I beg to differ. We willingly pay for premium television, for cell phone service, for high-speed Internet, for satellite radio, for GPS service. We buy music on the web. We pay monthly subscription fees for web-based services and to download books to our Kindles. There was great resistance to all of these things at first, but in the end, appetite overtook the reluctance to pony up. I don’t understand why it would be different for news, which has never been consumed in such quantities as it is today. But despite how obvious it seems to me (and other, far more qualified minds), this thinking is widely dismissed by the dwindling journalism community itself as over-simplistic. “People will still find a way to steal it” is one argument, as is “Someone will always be willing to provide it for free.”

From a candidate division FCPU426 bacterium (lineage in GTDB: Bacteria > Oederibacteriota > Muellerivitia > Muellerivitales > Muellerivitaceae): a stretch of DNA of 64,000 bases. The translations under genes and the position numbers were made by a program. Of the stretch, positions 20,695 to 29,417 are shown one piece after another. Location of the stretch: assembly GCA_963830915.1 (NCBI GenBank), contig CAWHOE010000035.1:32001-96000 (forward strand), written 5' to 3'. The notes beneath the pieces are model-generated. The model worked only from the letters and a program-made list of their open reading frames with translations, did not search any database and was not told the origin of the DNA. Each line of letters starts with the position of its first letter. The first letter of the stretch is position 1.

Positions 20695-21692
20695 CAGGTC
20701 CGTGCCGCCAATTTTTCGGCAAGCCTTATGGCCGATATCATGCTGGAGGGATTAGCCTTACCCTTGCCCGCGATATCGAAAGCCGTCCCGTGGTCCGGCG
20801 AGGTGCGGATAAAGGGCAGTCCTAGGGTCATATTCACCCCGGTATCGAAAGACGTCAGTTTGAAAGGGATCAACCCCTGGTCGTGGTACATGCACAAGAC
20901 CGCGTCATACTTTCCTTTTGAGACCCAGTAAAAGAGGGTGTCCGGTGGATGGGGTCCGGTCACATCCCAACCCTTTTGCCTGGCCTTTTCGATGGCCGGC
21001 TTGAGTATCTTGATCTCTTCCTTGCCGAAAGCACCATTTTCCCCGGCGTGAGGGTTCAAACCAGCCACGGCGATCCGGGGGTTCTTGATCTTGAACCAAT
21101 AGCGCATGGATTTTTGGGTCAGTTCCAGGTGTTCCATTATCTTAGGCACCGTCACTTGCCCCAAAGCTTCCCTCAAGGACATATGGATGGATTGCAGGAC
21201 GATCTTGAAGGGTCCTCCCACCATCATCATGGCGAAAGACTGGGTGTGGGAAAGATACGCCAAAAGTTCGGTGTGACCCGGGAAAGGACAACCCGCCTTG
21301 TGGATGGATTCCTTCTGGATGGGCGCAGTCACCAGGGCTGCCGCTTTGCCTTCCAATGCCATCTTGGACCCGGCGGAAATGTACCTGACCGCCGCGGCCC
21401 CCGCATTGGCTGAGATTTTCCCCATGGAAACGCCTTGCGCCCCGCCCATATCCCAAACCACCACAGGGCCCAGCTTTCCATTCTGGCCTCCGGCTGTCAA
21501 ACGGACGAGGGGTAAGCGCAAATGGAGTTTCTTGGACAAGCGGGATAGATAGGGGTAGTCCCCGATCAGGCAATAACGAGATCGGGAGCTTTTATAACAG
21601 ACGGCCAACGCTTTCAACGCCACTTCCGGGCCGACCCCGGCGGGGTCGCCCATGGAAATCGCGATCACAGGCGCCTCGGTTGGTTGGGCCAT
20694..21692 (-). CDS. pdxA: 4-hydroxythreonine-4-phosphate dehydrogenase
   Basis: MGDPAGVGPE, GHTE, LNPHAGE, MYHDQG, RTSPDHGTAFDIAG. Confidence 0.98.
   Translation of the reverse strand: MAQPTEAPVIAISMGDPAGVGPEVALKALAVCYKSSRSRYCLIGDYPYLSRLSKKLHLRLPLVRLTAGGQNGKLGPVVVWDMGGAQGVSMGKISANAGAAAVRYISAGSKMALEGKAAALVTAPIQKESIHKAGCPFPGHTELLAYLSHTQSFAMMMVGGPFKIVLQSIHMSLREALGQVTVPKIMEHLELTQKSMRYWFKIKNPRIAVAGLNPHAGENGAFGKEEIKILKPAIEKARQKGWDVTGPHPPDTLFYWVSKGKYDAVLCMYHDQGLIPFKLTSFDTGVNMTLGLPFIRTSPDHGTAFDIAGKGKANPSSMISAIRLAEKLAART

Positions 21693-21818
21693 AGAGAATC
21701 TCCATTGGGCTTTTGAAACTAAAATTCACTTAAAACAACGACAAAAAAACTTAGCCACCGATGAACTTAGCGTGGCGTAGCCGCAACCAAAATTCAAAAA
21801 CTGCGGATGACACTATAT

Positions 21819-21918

So what? What about the thousands of pirate music sites you can’t swing a dead cat without hitting? As far as I can tell, the fact that people will continue to steal music didn’t keep iTunes from selling $3.4 billion worth of songs, 99-cents at a time, in 2008. That’s an $840 million increase over 2007, despite the fact that some reports estimate that 95-percent of all music is still downloaded illegally. I say, if some folks will pay, let them pay, just a little at a time.

But there’s a right way and a wrong way to do it. I fear the NY Times is on a bad path with its recently-announced idea to re-institute an annual subscription fee of $55 or so. That is too much per head, and will create too little revenue to put the ailing paper back on track. It’s all about small, as the Obama campaigned recently proved: $5 a week from 20-million Americans is still $5.2 billion a year.